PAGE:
- Mirror the person
Mirroring is the behavior in which one person copies another person usually while in social interaction with them. It may include miming gestures, movements, body language, muscle tensions, expressions, tones, eye movements, breathing, tempo, accent, attitude, choice of words/metaphors and other aspects of communication. (Wikipedia)
Mirroring is more of a strategy to facilitate communication, rather than the key to good communication. Avoid relying on it solely, and don’t overdo it too. Trying to mirror someone 100% will only make you look like an empty shell. That being said, mirroring does help you to ease into the right “state” for communication. The next time you speak to someone, try to mirror the key body movements. If the person is sitting in a slouched position, slouch and match your eye at the same level. If the person is smiling, smile along with him/her. This will encourage him/her to open up more.
- To get the right answers, ask the right questions
Every conversation is made up of questions and answers. Being a better communicator requires you to know what are the right questions to ask, so you can forward the conversation the right way. The direction of the conversation and the type of answers you get is dependent on the quality of your questions.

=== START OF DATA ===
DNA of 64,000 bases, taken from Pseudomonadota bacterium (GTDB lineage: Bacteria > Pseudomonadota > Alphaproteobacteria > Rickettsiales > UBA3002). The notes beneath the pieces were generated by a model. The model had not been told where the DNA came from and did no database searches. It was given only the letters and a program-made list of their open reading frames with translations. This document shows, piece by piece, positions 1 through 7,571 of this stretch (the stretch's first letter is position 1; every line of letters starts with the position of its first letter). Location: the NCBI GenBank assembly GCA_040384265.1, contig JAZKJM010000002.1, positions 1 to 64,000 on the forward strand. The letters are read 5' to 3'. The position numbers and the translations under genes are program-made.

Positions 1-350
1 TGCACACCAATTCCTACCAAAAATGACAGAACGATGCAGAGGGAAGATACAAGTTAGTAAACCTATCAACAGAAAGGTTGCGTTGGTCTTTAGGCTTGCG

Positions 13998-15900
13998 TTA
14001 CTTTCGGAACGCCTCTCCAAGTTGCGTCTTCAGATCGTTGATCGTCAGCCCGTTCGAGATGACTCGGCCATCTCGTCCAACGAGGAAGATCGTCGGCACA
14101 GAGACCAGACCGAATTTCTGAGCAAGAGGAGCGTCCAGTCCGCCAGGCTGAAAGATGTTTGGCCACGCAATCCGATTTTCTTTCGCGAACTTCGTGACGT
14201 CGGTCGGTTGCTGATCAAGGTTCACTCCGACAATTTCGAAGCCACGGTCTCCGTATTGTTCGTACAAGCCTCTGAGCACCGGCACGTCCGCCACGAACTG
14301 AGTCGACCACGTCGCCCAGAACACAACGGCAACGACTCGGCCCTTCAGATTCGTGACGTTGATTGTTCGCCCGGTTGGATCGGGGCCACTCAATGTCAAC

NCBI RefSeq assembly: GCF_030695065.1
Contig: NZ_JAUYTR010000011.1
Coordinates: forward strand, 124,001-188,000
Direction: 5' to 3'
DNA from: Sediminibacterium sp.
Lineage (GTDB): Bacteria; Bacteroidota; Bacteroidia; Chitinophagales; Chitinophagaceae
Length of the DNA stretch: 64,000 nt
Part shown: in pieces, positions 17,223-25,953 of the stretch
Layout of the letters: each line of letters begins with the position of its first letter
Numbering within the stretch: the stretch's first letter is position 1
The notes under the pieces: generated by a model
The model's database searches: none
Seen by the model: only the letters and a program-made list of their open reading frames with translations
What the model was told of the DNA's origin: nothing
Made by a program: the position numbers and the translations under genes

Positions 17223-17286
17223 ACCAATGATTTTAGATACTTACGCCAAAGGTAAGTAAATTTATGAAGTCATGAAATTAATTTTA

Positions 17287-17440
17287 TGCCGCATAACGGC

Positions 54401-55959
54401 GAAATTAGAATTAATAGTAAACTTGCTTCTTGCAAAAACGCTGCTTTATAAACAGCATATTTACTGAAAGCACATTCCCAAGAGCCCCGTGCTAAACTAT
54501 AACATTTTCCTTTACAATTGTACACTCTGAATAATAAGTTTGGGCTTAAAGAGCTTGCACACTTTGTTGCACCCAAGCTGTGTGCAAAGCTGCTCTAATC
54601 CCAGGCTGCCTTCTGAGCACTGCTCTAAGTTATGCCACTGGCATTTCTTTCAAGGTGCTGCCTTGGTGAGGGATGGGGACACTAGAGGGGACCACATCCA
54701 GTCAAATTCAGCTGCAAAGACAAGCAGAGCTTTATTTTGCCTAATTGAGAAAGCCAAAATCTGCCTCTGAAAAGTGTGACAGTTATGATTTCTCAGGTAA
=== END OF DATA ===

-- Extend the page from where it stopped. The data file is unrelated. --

There are several types of questions. The 1st is open questions. You ask these when you want the person to openly share about something. Example: “What happened?” or “How did the meeting go?”. The 2nd is probing questions. These are pin-pointed to uncover more about a particular topic. For example: “What made you think this way?”, “What are you unhappy about?” or “What did he do to you?”. The 3rd is close-ended questions. You ask these to get a quick yes/no answer on areas you already have specific thoughts on. These help to advance the conversation quickly. Using a combination of these questions help you create the best communication experience.
- Connect with genuinity
Ultimately, it’s all about genuine connection. As long as you are communicating with the best intentions, and a sincere desire to know the person better, nothing can go wrong. When I talk to others, I prefer to let my best intentions guide me, and leave other technicalities as secondary. I find that’s the most effective way to reach out. For example, even though I’ve never studied NLP on a professional level, I found that many things I intuitively do in communication are in line with what is taught in NLP (such as mirroring, matching). In the end, let your heart lead the way and the rest will follow.
|Written on 8/4/2010 by Celestine Chua. Celestine writes atThe Personal Excellence Blog, where she shares her best advice on how to achieve personal excellence and live your best life. Get her RSS feed hereand add her on Twitter @celestinechua.||Photo Credit: polandeze|